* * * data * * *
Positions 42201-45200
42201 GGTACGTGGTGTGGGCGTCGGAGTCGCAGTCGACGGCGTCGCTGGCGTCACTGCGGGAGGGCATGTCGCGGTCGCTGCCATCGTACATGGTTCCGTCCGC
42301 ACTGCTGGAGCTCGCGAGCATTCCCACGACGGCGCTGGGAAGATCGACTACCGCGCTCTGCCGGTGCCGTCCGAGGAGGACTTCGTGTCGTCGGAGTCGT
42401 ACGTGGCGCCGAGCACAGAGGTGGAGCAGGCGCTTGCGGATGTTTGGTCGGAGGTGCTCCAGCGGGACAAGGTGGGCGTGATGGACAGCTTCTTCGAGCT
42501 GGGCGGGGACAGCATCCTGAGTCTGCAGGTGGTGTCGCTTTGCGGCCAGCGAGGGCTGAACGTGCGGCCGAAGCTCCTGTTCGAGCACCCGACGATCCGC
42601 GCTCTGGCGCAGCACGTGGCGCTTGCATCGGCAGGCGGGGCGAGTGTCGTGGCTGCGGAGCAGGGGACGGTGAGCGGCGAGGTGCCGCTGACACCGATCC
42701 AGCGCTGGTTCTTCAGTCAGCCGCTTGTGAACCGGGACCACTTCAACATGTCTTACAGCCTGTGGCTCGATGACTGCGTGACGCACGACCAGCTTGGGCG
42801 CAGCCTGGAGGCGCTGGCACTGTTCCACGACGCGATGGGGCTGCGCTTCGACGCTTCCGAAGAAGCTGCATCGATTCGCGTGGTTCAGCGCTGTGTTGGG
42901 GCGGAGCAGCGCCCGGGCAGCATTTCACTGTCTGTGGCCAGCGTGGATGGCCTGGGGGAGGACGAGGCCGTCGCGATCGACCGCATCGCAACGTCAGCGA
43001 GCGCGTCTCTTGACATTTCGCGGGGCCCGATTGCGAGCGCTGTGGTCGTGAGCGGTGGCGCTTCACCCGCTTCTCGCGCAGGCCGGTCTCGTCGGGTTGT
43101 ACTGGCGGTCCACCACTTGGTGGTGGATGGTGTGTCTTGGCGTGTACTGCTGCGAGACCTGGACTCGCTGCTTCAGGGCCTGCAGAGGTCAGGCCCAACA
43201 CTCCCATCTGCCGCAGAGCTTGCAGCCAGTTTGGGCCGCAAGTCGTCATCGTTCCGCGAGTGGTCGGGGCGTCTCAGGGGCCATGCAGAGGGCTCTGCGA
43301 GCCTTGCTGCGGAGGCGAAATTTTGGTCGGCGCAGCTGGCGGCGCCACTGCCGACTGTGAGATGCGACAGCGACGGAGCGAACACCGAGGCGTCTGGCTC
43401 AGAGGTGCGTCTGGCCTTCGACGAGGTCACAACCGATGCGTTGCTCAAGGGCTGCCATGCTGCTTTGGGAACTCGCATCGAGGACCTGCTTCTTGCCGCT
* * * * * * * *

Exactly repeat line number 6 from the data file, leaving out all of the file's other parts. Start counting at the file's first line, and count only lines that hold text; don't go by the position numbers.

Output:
42601 GCTCTGGCGCAGCACGTGGCGCTTGCATCGGCAGGCGGGGCGAGTGTCGTGGCTGCGGAGCAGGGGACGGTGAGCGGCGAGGTGCCGCTGACACCGATCC